Too many high school students rely on other people picking, naming, or electing them to something before they do great work.
You don’t need to get elected to be a leader.
You don’t need to get picked for the AP class to excel in the subject.
You don’t need a position or a spot or any chosen role to contribute and get things done.
You also don’t need a prestigious college to say yes in order for you to be successful. If Penn or Northwestern or Rice says no, there’s not a single reason why you can’t go someplace else to work hard, learn, grow, and propel yourself into a happy and successful life after college.
I’m not suggesting that you shouldn’t do anything that involves getting picked (or that you shouldn’t apply to a prestigious college)—if you want to lead the Latin club, play on the volleyball team, or sing in the musical, you’ll need to get picked to do it. Take your best shot and go after what you want.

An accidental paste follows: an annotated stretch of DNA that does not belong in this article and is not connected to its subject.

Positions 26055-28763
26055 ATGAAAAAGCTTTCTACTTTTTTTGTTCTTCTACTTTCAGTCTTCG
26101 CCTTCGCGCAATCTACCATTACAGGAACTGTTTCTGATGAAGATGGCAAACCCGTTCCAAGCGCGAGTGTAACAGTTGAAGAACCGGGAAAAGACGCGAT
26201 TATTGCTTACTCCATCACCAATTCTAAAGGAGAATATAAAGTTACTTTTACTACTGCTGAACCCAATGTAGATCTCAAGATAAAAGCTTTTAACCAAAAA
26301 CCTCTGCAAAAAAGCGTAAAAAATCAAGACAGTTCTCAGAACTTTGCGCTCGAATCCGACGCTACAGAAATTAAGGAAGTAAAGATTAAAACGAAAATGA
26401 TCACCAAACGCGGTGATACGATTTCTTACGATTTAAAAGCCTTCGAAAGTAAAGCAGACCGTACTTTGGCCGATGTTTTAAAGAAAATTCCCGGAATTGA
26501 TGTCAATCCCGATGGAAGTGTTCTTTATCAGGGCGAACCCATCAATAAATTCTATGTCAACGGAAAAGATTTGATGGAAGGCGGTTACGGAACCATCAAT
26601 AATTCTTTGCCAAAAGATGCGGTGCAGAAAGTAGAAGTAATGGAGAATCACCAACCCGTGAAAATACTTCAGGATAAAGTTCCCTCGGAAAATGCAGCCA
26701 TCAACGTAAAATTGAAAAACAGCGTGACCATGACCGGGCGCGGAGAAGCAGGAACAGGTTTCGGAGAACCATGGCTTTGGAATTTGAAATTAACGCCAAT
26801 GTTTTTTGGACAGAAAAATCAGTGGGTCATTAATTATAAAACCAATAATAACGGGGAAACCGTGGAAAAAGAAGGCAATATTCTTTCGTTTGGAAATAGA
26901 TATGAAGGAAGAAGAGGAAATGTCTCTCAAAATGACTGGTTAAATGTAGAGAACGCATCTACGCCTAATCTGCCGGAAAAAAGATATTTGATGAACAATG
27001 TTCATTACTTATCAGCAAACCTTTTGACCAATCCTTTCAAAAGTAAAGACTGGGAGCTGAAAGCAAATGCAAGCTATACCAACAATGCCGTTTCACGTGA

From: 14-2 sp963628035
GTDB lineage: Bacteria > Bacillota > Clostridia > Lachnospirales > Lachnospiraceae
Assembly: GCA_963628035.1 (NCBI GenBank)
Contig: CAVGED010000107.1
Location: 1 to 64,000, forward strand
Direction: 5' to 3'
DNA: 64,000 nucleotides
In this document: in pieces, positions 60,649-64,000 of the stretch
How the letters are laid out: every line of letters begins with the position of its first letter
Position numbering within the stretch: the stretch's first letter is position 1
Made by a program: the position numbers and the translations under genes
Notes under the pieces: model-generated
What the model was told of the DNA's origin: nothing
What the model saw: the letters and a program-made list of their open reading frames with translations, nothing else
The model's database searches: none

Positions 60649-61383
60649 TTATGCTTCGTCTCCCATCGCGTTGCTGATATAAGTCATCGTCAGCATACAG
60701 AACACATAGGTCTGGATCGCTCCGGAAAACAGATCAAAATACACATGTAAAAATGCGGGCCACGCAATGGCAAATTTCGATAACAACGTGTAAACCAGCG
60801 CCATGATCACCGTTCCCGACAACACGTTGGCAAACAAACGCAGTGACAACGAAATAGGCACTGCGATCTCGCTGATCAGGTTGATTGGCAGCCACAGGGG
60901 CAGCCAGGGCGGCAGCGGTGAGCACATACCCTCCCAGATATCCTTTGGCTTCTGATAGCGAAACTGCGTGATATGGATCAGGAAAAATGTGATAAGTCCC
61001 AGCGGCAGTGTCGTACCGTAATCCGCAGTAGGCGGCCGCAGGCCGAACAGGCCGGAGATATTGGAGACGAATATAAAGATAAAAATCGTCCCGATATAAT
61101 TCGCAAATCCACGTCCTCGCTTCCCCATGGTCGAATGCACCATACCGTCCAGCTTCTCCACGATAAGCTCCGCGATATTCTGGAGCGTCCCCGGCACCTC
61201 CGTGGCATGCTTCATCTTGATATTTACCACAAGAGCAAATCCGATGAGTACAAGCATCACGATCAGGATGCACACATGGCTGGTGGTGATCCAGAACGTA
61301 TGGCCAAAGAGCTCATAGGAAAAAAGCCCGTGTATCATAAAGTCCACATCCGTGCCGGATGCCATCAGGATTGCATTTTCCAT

But don’t wait to get picked to showcase your work ethic, talent, and energy. And if you don’t get picked, don’t shut down. Just find another way to do your best work.
The most successful students (and adults) don’t wait for the right circumstance, connections, or luck to start making an impact. They care too much about their work to put it on hold.
Just get in the habit of doing great work today. In fact, that’s the best way to get picked tomorrow (just ask some Rhodes Scholars).